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Bangladesh: The border guards’ mutiny and the language of violence

by Asif Saleh, 14 March 2009

print version of this article print version, Friday 13 March 2009

Violence is not the only way to be heard

After the border guards’ mutiny, Bangladeshi politicians have to ensure disgruntled sections of society feel they have a voice

It has been two weeks since the ghastly Pilkhana massacre in Bangladesh, and the brutality of the incident has been so traumatising that Bangladeshis are still searching for answers and closure. Inside the headquarter of the border security guards (BDR) of Bangladesh, soldiers revolted against their superior officers. The subsequent discovery of execution-style murders, torture and rape has put the idea that this revolt was merely about pay into serious doubt.

Even though the political control showed by the prime minister, Sheikh Hasina, averted mass bloodshed across the country, the decision to hold off a commando rescue mission at the early part of the stand-off is haunting the army top brass – especially after the discovery of the dead bodies of their colleagues, the stories of brutality and, worse, the news that the perpetrators may have mostly fled through an unprotected boundary wall.

The nature of the torture of the officers and rape of some of their family members in spite of the ongoing negotiations on the day of the revolt highlighted that there was a psychological element to this warfare. The perpetrators wanted to maximise the provocation of the army. If the army had been allowed to crush the mutiny by force, the battle would have also destroyed the border force, causing a large-scale security break down. India, battered with its own terrorism problems, also benefits from having a strong security on both sides of the border to prevent separatists and extremists smuggling in arms. A security breakdown in the border only helps those who stand to gain the most from a destabilised Bangladesh – the religious extremists.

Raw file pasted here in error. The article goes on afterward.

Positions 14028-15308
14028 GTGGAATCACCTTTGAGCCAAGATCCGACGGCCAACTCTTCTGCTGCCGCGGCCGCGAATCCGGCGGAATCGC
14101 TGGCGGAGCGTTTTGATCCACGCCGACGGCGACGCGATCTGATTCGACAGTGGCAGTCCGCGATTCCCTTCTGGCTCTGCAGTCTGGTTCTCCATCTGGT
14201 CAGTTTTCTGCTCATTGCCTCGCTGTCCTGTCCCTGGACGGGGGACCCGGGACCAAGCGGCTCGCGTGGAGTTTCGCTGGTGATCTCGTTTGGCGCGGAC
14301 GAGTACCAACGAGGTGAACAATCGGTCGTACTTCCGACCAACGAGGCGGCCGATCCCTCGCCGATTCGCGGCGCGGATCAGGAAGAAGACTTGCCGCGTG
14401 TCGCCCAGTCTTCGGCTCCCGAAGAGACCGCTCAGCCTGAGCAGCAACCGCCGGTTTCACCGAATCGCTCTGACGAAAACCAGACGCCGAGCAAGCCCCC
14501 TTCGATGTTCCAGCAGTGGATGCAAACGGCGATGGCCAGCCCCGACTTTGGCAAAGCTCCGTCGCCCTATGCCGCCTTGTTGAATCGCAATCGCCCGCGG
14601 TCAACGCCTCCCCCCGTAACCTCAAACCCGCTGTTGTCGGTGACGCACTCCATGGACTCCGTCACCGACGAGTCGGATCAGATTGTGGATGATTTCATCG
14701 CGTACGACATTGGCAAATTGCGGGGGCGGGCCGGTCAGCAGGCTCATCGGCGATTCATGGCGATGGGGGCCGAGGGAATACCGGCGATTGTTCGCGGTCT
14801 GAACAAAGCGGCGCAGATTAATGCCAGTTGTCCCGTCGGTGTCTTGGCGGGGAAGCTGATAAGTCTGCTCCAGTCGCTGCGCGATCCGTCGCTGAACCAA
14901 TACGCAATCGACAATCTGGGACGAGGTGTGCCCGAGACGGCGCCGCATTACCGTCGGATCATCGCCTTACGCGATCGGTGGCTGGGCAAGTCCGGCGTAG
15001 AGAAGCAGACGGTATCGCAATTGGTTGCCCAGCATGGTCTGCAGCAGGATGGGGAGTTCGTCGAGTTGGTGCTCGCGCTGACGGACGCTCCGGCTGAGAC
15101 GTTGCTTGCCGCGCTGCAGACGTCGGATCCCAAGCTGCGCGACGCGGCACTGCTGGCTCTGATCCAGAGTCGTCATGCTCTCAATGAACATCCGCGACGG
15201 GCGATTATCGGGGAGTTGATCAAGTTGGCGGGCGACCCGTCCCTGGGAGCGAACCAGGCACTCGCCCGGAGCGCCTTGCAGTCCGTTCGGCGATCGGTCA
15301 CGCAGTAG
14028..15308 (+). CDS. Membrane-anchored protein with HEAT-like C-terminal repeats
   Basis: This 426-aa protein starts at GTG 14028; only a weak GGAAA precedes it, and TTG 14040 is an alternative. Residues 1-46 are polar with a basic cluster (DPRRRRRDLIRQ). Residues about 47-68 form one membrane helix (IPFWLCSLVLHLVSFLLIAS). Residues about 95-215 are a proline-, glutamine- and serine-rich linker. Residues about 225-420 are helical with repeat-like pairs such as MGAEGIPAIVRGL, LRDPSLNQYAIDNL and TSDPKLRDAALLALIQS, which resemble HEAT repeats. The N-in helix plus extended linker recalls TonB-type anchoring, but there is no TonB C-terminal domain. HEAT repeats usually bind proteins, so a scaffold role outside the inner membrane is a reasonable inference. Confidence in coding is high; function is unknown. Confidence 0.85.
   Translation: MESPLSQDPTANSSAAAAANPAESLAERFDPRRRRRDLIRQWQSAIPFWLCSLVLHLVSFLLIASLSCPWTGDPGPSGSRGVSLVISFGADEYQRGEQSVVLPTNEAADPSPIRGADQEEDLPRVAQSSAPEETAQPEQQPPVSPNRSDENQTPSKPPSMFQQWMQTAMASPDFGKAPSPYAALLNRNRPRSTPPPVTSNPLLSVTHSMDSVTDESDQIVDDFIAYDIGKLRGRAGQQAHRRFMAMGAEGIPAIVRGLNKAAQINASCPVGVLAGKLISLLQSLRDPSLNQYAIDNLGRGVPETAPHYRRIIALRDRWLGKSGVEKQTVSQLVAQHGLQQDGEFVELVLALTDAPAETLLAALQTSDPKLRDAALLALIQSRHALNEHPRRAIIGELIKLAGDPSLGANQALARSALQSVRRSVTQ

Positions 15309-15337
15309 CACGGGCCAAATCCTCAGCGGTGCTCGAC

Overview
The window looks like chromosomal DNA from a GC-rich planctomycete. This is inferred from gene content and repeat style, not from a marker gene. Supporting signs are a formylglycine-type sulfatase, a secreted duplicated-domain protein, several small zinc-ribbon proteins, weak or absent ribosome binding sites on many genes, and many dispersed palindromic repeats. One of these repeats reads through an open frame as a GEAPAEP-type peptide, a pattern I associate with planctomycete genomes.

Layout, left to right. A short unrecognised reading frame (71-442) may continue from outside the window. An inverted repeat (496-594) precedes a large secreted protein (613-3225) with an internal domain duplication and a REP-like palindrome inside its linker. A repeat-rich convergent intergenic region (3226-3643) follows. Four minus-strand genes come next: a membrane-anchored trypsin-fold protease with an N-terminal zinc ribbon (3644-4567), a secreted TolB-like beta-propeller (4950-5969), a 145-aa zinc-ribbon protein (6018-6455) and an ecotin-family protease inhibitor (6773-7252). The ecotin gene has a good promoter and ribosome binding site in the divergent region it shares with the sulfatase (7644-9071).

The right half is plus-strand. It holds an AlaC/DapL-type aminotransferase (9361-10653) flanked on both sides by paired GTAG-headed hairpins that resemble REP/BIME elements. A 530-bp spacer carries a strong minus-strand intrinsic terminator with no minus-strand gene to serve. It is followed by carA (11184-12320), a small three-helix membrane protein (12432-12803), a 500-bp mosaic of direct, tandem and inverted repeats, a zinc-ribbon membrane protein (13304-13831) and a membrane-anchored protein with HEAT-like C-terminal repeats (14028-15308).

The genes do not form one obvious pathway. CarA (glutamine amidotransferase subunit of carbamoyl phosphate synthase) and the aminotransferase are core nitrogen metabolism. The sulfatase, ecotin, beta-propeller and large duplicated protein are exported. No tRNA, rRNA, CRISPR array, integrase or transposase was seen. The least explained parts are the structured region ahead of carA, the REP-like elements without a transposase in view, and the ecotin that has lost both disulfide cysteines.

There have been reports on the possible infiltration of the BDR by the Jama’atul Mujahideen Bangladesh (JMB) extremists over the last two or three years, and chances are they fueled the grievances of the BDR men. Districts where JMB operatives are most active are among the most poverty stricken areas near the border. The suspicion of their involvement grew a couple of days ago after the body of Cornell Gulzar was identified. Gulzar, whose body was mutilated almost beyond recognition, was head of a division in the paramilitary wing, RAB, that was responsible for identifying and capturing the extremists. The Daily Star quoted witnesses who saw his dead body and described marks of brutal torture. Torture has been the hallmark of the JMB head, Bangla Bhai, who was captured by Gulzar’s team and was later executed under the military-controlled caretaker government last year.

Although, the plans of those who masterminded this incident may not have materialised fully, the effect of the massacre may have been exactly what they wanted. Deep mistrust between the army and the politicians, a severely weakened democratic government, unprotected borders and a demoralised military will all have long-term implications for Bangladesh. As a society, the temptation would be to quickly identify a culprit and deliver quick justice.

Instead, Bangladeshis will have to ask themselves why a segment of the society, even if they are a small minority, is so enraged as to commit such unspeakable brutality towards their fellow countrymen. Two months ago we took the first step by ensuring the democratic right of people to choose their own leaders through elections. But this move needs to be enhanced by further steps that ensure a sense of fairness and justice. As Bangladeshis around the world mourn the victims through candlelight vigils, ensuring punishment for the perpetrators of this heinous incident is only the first step. The political society and military leaders must also understand that they now have to work extra hard to make the disgruntled segments of this resource-hungry country realise that to be heard, there are other means beyond violence.